Dear Survivor: Lighthouses Will Shine


“When people doubt you or dismiss you, I am with you. I fought everyday for you. So never stop fighting, I believe you. Lighthouses don’t go running all over an island looking for boats to save; they just stand there shining. Although I can’t save every boat, I hope that by speaking today, you absorbed a small amount of light, a small knowing that you can’t be silenced, a small satisfaction that justice was served, a small assurance that we are getting somewhere, and a big, big knowing that you are important, unquestionably, you are untouchable, you are beautiful, you are to be valued, respected, undeniably, every minute of every day, you are powerful and nobody can take that away from you. To girls everywhere, I am with you.” -Stanford Victim

Dear Survivor,

I’m sorry. I’m so sorry you went through what you went through. Going to a party like any other. Drinking too much. Blacking out. And a guy who didn’t know you and didn’t care because he wanted what he wanted. Then the media. And a year of fighting and trials…

Your life isn’t over, I know it. From the moment you told your family and started fighting, you took a stand for yourself and allowed others to come along beside you to help.

You are brave and strong.

I don’t know why you had to go through what you did, but you are not alone. Just like we, out here, who reported the assaults, or were too scared to, or were raped even by family members sometimes and no one knows… It has to stop. And your story matters because it is a catalyst for the voiceless out here. Rape, assault, victims, attackers, crime, sexual violent acts against (often times) women; people are talking. And I need people to talk. Because there are so many misconceptions and confusion and downright lies about the brokenness surrounding rape and assault. And it’s hard to breathe about it sometimes when you’ve been on the victim side.

For me, I didn’t have media in my face, I could have kept 100% silent for what happened to me only for God and the cab driver to know. But I told a friend, then a family member, and then with the encouragement of my friend reported the assault to the police who said, “I want you to know up front that though I’m filling out the paper work, it won’t get very far. It will go into a file and it’ll probably sit there. It sounds like you were really drunk and don’t remember much, and he never exposed himself to you, which if he did, that changes things. You can try calling the cab company and seeing if they will handle this driver directly.”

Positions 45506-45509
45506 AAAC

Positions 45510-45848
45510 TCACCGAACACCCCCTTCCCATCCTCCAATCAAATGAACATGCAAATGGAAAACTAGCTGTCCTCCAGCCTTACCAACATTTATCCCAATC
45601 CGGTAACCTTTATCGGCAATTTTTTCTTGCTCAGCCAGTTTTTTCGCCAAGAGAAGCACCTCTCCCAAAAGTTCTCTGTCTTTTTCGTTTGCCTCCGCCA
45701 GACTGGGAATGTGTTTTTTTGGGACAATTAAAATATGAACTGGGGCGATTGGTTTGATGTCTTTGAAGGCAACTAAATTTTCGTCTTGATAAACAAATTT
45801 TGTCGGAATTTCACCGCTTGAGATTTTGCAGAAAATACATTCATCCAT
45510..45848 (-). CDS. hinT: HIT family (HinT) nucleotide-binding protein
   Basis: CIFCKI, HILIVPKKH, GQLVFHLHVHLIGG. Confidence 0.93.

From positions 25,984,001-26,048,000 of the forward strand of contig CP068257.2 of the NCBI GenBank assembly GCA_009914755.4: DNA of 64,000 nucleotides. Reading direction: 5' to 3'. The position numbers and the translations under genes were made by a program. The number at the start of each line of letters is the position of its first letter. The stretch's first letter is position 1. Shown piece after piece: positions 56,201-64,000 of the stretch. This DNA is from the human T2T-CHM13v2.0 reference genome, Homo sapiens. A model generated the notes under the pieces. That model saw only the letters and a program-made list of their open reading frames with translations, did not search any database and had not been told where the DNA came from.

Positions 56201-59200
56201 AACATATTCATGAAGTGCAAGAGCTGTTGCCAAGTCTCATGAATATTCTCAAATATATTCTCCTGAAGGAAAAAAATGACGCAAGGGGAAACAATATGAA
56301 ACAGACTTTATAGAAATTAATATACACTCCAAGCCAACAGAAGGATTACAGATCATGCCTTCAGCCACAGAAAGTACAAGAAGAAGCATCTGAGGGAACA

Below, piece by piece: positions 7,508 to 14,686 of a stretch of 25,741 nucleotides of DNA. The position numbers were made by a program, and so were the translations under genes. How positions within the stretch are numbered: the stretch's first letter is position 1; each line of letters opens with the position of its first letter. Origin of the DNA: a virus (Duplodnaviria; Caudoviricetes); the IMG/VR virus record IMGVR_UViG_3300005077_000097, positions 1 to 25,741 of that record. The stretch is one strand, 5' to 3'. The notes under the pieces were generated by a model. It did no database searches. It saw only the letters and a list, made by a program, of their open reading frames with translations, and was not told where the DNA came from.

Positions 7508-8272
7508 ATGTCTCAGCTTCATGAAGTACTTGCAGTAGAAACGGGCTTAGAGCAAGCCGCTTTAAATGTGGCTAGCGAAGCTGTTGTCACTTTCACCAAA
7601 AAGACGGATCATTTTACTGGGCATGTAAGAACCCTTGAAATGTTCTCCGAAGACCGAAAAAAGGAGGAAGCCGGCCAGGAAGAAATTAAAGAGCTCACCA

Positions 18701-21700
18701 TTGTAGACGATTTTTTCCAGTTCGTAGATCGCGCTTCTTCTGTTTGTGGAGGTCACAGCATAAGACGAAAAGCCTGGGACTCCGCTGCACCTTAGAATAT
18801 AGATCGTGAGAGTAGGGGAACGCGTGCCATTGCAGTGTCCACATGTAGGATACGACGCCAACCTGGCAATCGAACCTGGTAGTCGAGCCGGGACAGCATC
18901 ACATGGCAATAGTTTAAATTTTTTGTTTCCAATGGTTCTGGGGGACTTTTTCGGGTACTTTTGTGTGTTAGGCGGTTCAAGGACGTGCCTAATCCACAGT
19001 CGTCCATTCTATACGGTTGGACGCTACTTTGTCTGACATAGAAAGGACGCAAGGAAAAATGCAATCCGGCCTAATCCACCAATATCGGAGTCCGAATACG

It was a slap in the face to someone who pressed into that night, thinking through start to finish what happened so I could get help. And yes it did get foggy because I drank too much and my memories are hazy, blurry, and black. I thought originally I had to “just get over it” “move on” “I was too drunk, no wonder this happened” “I’m a Christian, I should have known better” “I was playing with fire, of course I got burned”… Are you kidding me?! I was out with a friend at a wine event, I made a mistake and misjudged how much I drank from there, then we got separated, and then I got put into a cab to get a SAFE ride home. But that didn’t happen… safe is the opposite that I felt in the cab drivers car… I didn’t ask for what he did to me.

I was angry that night. But I fell asleep and almost forgot about it. The next morning, I had a work interview at 10 AM. Flashbacks of the night before started hitting me during the interview.

I felt sick.

And alone.

And I didn’t eat for 5 days. I couldn’t.

But I went to that friend that I was with that night, then the police. The one thing the police man said was he would call Rape Crisis Center so I could talk to someone. I told him to make the call- I knew for the first time in a long time I really needed help.

The woman who met me was a breath of fresh air and after a year of counseling, learning to say “No”, and reading multiple books on sexual abuse, assault, and how to get healing very, very faintly did I start understanding that the assault wasn’t my fault.

But still when I think of that night, I have to live with the thought that men don’t always protect women. That people will take what they want, even from the most vulnerable like a drunken girl at a party, or in a cab. That in our microwave culture of “I want it now” some men don’t understand the word “No” when we do use it. And that when you do go to others for help, they won’t understand your story all the time and might not get the seriousness of sexuality- a beautiful and intimate part of each and every person that should be protected and cherished, but often gets tainted in the brokenness around us.

But here lies the hope. Though there were men who didn’t protect or value me, there were friends who stood with me throughout that process and year of counseling. And when I have opened up to other friends about what happened… a REALLY scary and vulnerable thing to do, I have heard them say, “I’m so sorry. I had a similar thing happen, let me tell you about it.” Or “I was a child at camp and got molested, let me tell you my story.” Or “There was an older neighbor girl who molested me when I was in elementary school. I didn’t understand why.”

And these stories are important for sharing and telling because they are a part of us. A part of you and me. And we can find healing in talking about it. And we can be a catalyst for good change as to how men and women look at rape and assault.

I want to feel protected and safe in the world. And I know other women do too. Though I don’t know how to make this happen on my own as there is real evil out there, that doesn’t mean hope, change, and conversations leading to the Truth can’t start…

Your story is painful. But I promise this isn’t the end. Keep shining!

You’re in my prayers,

Another Survivor


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